The Discharge Process

Hi everyone,

I was recently chatting to a friend whos mother was admitted into hospital for a surgical procedure.  He mentioned that although the discharge process went smoothly enough, it was a pretty overwhelming experience, not only for his mother, but also himself.  Talking to him about it, I realised that the discharge process could be pretty full on for someone who isn't use to it (like most of the general population apart from those working in the health field!).  This made me look at how I discharge patients, and how I could make them more comfortable and relaxed about their transition home.  

I work within a rehabilitation ward which sees a lot of orthopaedic patients post surgery, so to make life a bit easier, for this post I'm going to relate it back to someone who has had a total hip replacement (THR).  Everyone loves a good case study so let me introduce you to Mary who is a 69 year old woman who is day 9 following a left THR.  She was pre-morbidly active, playing golf twice a week, attended to her own shopping and activities of daily living and lived alone in a single story home.  She spent 4 days in a surgical ward before being transferred to us in rehab.  It has been a pretty straightforward recovery so it's looking like Mary will be going home in a few days time.  

Can anyone see any potential issues with her discharge so far?  I feel a few of you would be saying 'well, she lives alone and she has had surgery... is she going to be able to cope being alone on discharge?'  We need to find this out ASAP so if needed, we can start to arrange services for her on her discharge home.  How do we find this out?  Well we observe her with performing activities of daily living, we ask her how she thinks she is going, we can ask her family if they have any concerns and we can ask other health professionals involved in her care, in particular, Occupational Therapists.  

For those of you who are unfamiliar with caring for patients following a THR, they can have quite strict precautions regarding movement which may include a 90 degree bending restriction.  This can make showering, dressing and bending over to pick things up virtually impossible without either an aid such as a pick up stick, or assistance from another person.  Therefore we need to make sure Mary can do these activities by herself before we send her off home where she lives alone.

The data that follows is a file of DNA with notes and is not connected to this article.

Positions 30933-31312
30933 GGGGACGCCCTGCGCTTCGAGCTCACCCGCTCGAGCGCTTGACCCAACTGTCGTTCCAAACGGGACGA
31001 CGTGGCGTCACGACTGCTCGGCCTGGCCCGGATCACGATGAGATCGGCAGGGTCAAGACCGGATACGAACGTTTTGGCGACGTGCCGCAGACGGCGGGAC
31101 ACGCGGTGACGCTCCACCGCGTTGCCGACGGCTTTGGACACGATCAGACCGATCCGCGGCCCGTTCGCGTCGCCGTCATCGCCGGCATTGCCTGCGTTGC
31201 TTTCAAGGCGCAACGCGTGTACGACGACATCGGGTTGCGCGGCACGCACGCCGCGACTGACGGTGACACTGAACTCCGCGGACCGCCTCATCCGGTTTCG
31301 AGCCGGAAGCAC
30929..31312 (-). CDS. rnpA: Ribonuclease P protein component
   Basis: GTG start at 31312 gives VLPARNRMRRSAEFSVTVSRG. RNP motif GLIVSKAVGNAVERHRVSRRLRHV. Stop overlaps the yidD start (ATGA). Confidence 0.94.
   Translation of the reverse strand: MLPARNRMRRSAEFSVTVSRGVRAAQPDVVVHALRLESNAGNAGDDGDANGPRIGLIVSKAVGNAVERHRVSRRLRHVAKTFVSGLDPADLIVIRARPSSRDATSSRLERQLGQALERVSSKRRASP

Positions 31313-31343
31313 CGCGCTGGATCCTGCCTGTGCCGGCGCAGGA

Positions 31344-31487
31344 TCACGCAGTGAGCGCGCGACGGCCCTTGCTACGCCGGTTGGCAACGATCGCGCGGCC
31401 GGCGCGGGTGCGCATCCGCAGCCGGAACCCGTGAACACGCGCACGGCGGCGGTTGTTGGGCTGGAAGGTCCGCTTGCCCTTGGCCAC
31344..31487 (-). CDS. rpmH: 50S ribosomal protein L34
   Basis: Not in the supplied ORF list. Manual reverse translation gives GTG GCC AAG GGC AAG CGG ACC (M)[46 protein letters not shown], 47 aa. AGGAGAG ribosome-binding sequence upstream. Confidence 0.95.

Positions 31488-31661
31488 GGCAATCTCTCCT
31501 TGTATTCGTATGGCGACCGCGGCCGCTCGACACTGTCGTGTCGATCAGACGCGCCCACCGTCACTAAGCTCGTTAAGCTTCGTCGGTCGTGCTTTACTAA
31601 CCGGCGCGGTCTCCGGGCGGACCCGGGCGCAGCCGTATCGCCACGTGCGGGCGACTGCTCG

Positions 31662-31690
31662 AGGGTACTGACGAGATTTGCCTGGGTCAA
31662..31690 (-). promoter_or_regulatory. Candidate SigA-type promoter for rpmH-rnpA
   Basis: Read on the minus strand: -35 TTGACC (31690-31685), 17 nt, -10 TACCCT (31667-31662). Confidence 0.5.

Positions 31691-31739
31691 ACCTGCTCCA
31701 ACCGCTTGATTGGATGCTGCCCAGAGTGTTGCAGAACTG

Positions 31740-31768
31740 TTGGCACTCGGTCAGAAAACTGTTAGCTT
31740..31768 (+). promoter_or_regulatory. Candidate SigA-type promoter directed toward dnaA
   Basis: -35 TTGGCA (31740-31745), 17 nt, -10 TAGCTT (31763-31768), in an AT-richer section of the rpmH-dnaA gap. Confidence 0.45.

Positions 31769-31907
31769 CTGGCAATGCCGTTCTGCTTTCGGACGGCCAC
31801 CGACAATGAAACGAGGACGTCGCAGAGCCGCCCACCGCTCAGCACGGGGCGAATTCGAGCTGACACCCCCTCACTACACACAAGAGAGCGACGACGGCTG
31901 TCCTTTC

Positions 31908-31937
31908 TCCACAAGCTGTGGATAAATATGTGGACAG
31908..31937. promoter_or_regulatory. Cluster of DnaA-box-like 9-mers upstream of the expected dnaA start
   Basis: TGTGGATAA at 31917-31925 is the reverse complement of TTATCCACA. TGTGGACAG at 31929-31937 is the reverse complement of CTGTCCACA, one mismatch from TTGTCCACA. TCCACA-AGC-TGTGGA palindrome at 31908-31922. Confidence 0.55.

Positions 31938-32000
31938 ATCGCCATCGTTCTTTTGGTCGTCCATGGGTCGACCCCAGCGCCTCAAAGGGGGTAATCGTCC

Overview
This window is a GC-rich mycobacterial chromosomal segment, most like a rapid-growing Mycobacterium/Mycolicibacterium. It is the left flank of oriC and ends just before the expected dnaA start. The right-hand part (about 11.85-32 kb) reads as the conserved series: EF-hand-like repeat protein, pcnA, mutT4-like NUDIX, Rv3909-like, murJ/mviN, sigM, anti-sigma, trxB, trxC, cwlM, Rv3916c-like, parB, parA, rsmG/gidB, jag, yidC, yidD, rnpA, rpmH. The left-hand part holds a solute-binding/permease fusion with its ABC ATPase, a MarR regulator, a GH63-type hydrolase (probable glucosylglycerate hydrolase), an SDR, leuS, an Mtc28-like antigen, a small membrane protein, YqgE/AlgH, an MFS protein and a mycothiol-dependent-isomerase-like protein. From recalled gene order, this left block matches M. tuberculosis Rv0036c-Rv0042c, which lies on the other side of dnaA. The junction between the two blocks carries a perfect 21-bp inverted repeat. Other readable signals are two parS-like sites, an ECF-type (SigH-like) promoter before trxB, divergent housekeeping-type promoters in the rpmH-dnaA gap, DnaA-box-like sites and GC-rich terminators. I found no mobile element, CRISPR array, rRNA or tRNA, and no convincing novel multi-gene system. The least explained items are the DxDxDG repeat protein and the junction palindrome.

Mary might also be concerned about her wound.  As well all know, different surgeons have different preferences regarding wound closure and consequently, wound management for each individual will be attended accordingly.  We need to look at Mary's wound and identify any potential issues for discharge.  Will she need district nurses to come and visit her for wound management?  Can she visit her local GP for a wound review?  Is it as simple as Mary herself taking off her dressing in a few days time because it's all healed up?  We need to determine this as early in her admission as possible so we can make any arrangements needed as well as informing Mary and her family on these arrangements.    

We also need to educate Mary on her pain management on discharge.  This must be done throughout her admission process so we don't overload her with information on the day she goes home!  We want her to be in control of her pain and aware of pain management strategies (such as heat, ice, pacing exercises) and also use of analgesic medications.  We may also want to educate family members on this as well if Mary might need some assistance at home with this.

Another thing Mary must be aware of (and that nurses LOVE to talk about) is bowel management.  We don't want Mary getting home and becoming constipated because we told her to regularly take the analgesic medications which have now bound her up!

Then we also have to look at the 'housekeeping' details of discharge.  This can be arranging follow up appointments, ensuring Mary has all of her scans and X-rays with her, that she has no valuables in the hospital anywhere, that she understands what medications she is taking, any exercises she must be doing and most importantly, that she has someone to come and pick her up!

On the day of discharge, it's important to go over all these details with Mary again to make sure she understands, which if we have been educating her during her stay on the ward, she should be able to recite everything back to us nearly word for word!  It's a good time as well if her family are present to go over these details with them.  As my friend who I mentioned earlier in the post said, it's a pretty overwhelming experience!  And one of our goals during the discharge process should be to alleviate any anxiety the patient and their family may have on leaving the hospital.

What do you think?  Have I missed anything that you do?  Let me know :) 

Feel free to also check out the links below.  These have a bit more info on the discharge process and also what carers of patients can do to make this a less overwhelming experience.

Next Step in Care website

NSW Government Health - Going home from hospital

Caregiver - Hospital discharge planning guide

Cheers

Sally